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What You Don't See: 40 Years of Gorge Protection

What You Don't See: 40 Years of Gorge Protection
The Balfour-Klickitat Day Use Area, formerly the Starr Quarry, after it was purchased by the U.S. Forest Service and restored to a natural landscape. Scroll down to see the "before" image. (photo: Friends' archive)
By Michael Lang
Conservation Director
April 22, 2020

As Friends' Gorge protection work continues into our 40th year, it’s beneficial to occasionally pause and appreciate all that we don’t see in the Columbia River Gorge National Scenic Area. There are no sprawling suburbs, power plants, strip malls, or outlet stores. Once you cross the threshold into the Scenic Area, there is an immediate transition into a landscape where nature takes precedence over human development. 

Forty years on, it’s important to remember what brought us together as an organization and why we’ve continued to be successful. Friends formed in 1980 when conservationists and visionaries saw the need for federal protection of the Columbia River Gorge and recognized that it would take an organized effort to achieve this herculean task. Regional population growth coupled with freeway expansion, including the new I-205 bridge, meant rural lands in the Gorge would be soon converted to residential and commercial development. Several agencies, including the former Columbia River Gorge Commissions of Oregon and Washington, lacked the authority to provide comprehensive protection to regulate growth in the bi-state Gorge area.

The recognition of the need for comprehensive Gorge protection did not start with the formation of Friends. From time immemorial Native American Tribes have recognized the importance of the Columbia River as a part of their cultures, religions, and economies. In 1915, the Secretary of Interior’s annual report mentioned the “incomparable panorama of the Columbia River Gorge.” In 1937, the Pacific Northwest Regional Planning Commission recognized the “national significance” of the Gorge. Still, ensuing hydropower development destroyed the free-flowing Columbia River and decimated salmon runs. In 1976, the Portland Open Space and Urban Parks Study concluded that the Gorge's unique scenic quality “constitute(s) national significance.”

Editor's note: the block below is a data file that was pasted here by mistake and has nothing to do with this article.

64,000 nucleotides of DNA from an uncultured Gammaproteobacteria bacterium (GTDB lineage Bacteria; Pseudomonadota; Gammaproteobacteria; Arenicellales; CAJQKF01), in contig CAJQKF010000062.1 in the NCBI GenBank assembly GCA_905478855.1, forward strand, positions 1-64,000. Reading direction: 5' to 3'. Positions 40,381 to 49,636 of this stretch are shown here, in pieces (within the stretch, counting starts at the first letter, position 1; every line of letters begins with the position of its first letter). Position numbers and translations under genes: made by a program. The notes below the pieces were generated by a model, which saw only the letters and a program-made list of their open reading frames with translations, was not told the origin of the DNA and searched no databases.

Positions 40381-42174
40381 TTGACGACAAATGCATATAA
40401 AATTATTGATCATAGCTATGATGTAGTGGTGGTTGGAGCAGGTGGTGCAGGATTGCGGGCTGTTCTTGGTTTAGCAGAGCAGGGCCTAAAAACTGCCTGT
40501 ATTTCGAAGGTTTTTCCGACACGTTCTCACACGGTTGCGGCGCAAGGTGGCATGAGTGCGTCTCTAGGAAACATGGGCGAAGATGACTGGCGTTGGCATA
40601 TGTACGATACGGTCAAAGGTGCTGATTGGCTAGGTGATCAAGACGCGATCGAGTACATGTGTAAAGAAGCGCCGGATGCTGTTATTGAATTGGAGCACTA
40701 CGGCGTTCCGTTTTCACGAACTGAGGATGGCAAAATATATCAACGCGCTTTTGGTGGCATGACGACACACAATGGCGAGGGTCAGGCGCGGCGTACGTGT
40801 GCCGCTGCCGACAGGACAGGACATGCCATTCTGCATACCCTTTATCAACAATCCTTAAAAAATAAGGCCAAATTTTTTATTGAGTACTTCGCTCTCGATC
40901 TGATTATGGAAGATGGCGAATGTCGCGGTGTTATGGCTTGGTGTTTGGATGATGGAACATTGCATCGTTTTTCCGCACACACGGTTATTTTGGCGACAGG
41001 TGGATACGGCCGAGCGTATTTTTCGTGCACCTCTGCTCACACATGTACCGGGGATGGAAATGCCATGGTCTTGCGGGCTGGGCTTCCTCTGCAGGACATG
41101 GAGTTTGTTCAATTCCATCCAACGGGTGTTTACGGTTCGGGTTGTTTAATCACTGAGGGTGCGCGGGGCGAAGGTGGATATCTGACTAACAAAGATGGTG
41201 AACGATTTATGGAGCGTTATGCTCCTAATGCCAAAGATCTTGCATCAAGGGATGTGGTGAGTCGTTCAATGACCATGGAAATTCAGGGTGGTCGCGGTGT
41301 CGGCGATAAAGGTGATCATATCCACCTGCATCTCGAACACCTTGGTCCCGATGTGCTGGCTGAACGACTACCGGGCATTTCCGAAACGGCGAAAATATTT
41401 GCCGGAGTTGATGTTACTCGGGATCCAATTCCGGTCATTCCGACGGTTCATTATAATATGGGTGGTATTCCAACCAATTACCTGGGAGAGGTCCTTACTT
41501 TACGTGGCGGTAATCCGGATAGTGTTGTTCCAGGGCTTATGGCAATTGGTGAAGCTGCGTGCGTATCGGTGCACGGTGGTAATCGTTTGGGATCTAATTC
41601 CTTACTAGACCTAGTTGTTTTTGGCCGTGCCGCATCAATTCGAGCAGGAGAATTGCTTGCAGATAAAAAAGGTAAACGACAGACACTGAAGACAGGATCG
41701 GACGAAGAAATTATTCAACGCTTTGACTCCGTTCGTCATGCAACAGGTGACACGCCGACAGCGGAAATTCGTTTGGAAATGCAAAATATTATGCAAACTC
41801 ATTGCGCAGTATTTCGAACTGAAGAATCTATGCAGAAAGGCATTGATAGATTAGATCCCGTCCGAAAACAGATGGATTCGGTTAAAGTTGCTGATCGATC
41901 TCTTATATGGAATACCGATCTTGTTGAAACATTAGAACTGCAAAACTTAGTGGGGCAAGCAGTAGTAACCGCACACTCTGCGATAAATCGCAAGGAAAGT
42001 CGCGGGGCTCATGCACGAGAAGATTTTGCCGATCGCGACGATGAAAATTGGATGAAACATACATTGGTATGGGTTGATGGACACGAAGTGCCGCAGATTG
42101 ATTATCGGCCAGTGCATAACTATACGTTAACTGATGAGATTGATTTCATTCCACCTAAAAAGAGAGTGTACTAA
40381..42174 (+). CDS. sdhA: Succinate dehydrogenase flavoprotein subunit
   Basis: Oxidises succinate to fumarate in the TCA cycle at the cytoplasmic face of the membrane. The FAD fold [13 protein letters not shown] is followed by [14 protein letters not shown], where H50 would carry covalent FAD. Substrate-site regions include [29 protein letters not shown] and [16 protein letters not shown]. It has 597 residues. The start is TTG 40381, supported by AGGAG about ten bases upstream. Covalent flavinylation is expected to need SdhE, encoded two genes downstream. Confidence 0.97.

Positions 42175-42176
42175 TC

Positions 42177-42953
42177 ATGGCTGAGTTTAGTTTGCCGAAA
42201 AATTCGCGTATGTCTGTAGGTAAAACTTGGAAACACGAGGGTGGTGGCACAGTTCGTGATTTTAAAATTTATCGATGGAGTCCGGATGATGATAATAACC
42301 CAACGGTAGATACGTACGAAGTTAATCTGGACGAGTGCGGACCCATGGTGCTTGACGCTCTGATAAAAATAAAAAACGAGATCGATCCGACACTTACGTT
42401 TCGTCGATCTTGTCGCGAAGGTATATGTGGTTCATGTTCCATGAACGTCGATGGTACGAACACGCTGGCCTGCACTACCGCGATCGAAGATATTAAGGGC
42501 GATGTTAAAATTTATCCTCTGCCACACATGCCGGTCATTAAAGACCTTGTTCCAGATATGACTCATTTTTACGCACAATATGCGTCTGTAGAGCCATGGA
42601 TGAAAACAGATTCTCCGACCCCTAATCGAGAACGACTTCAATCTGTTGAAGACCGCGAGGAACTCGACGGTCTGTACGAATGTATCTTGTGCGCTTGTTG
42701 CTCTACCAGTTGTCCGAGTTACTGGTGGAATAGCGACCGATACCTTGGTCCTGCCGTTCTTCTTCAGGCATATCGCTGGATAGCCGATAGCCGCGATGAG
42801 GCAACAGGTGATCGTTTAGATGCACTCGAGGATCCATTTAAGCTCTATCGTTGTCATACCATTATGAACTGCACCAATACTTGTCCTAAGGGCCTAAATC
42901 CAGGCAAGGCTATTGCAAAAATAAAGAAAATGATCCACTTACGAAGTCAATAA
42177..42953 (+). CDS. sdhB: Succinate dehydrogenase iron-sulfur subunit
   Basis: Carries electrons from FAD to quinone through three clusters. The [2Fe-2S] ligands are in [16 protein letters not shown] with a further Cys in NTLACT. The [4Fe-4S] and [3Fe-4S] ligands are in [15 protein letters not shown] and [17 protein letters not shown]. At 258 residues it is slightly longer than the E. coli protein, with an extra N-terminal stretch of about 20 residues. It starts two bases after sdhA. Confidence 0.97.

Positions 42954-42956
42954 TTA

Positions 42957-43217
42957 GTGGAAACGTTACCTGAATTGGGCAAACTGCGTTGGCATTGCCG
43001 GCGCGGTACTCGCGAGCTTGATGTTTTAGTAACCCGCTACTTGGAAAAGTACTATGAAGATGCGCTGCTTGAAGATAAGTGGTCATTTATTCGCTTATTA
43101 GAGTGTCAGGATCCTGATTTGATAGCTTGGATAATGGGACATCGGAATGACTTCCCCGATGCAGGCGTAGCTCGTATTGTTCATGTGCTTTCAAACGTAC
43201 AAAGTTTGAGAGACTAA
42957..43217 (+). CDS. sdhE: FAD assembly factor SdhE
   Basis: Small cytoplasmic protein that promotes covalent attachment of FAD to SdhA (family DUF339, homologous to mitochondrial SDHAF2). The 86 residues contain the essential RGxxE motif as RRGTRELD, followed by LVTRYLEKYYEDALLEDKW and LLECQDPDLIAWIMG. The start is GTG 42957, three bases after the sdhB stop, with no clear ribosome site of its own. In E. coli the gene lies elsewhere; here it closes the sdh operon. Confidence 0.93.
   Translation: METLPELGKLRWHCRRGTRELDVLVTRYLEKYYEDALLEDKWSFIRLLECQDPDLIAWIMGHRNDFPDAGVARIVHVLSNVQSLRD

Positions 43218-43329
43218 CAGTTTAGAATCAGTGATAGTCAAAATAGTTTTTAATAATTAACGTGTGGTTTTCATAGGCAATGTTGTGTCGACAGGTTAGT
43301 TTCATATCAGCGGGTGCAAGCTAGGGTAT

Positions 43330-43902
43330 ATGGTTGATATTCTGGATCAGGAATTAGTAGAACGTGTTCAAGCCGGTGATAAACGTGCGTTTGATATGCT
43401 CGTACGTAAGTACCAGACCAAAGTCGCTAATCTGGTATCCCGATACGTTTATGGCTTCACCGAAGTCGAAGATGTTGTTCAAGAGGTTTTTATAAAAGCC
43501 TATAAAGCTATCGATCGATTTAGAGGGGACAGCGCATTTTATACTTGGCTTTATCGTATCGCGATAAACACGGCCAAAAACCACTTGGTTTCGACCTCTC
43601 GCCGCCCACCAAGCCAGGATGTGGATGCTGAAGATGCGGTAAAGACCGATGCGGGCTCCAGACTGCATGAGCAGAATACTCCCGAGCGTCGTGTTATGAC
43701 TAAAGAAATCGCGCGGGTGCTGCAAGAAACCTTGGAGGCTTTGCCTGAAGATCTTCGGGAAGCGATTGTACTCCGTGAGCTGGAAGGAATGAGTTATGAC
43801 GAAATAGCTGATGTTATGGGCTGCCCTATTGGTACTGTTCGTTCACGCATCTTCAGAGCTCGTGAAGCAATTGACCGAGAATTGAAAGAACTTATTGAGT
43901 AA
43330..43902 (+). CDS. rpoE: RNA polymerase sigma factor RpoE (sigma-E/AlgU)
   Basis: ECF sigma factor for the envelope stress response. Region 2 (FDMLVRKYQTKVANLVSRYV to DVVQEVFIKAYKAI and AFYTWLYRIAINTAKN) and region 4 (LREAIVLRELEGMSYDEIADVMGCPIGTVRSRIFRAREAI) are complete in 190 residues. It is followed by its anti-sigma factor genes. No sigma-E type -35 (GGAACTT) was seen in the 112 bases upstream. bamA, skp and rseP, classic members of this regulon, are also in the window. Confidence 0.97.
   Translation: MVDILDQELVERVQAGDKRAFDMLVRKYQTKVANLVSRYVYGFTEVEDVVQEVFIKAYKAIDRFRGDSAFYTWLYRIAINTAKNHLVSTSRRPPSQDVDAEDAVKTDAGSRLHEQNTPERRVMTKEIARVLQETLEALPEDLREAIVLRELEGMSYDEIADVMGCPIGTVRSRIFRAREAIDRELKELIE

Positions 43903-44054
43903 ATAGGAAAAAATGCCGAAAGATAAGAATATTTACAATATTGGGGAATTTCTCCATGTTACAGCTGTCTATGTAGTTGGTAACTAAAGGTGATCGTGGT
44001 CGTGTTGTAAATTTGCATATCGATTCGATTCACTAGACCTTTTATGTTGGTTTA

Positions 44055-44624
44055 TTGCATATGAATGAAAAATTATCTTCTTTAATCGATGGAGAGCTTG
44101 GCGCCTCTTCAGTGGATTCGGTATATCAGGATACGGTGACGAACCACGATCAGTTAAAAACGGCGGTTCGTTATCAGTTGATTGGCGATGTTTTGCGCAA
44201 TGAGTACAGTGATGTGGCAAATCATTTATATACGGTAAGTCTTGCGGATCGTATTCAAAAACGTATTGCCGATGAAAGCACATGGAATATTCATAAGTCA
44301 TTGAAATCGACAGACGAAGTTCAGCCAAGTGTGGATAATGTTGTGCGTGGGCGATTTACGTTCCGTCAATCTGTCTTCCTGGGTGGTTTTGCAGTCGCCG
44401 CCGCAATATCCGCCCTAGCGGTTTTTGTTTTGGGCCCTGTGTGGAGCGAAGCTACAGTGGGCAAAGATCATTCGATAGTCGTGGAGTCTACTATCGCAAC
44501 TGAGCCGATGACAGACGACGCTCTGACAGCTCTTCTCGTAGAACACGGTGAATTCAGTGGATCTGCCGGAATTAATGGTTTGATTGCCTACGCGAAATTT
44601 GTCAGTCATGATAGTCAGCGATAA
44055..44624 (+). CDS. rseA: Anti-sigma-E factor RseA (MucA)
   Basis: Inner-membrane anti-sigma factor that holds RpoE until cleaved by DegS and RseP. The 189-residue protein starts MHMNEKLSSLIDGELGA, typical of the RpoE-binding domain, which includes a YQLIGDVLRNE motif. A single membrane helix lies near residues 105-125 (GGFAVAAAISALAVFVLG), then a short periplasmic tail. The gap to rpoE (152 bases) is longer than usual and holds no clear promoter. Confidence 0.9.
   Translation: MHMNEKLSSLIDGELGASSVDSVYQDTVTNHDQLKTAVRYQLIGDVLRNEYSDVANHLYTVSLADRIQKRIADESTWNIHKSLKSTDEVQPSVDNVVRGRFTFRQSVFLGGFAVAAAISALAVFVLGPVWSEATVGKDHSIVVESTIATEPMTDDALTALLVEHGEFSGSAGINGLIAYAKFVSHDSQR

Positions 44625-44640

Then in 1980, the National Parks Service issued a study of alternatives for the protection of the Columbia River Gorge. The study identified several threats to the resource values of the Gorge including industrial development, clearcut logging, residential development, surface mining, and energy development.

Political changes resulting from the 1980 elections and opposition to a National Park Service role in Gorge protection caused Friends and its allies to turn to other legislative models for protecting the Gorge. Friends applied unrelenting pressure to pass strong legislation in the face of an anti-environment administration. It took six years for Congress to pass and President Reagan to sign the National Scenic Area Act into law.

 In the interim, Friends stopped several developments and subdivisions from being approved using existing state laws. Friends founder Nancy Russell and her husband Bruce purchased a subdivision on Cape Horn that Friends was unable to stop through legal appeals and resold it the Forest Service. Land once slated for a nuclear power plant was purchased by The Trust for Public lands and sold to the U.S. Fish and Wildlife Service for the creation of the Steigerwald Lake National Wildlife Refuge.

With the passage of the National Scenic Area Act, industrial development was prohibited outside of urban areas, sprawling subdivisions and commercial development were largely prohibited, large-scale clearcutting on federal forest land was halted, energy development was prohibited, and thousands of acres of land were purchased for resource protection and public enjoyment. In our fortieth year and beyond, Friends will continue to advocate for strong laws to better protect Gorge resources and use the courts to stop illegal development.

So next time you’re enjoying the outstanding natural beauty of the Gorge, reflect for a moment on everything that you don’t see, appreciate how decades of advocacy have protected the Gorge, and consider how much more work there is to do to protect the Gorge for future generations.

  • In the early 1950s, local real estate speculators looked to make fortunes selling Gorge land to industrial developers. (Friends' archive)
  • The Starr property with quarry, trailers, buildings,1986, before being restored to a more natural state and becoming Balfour-Klickitat Day Use Area. (Friends' archive)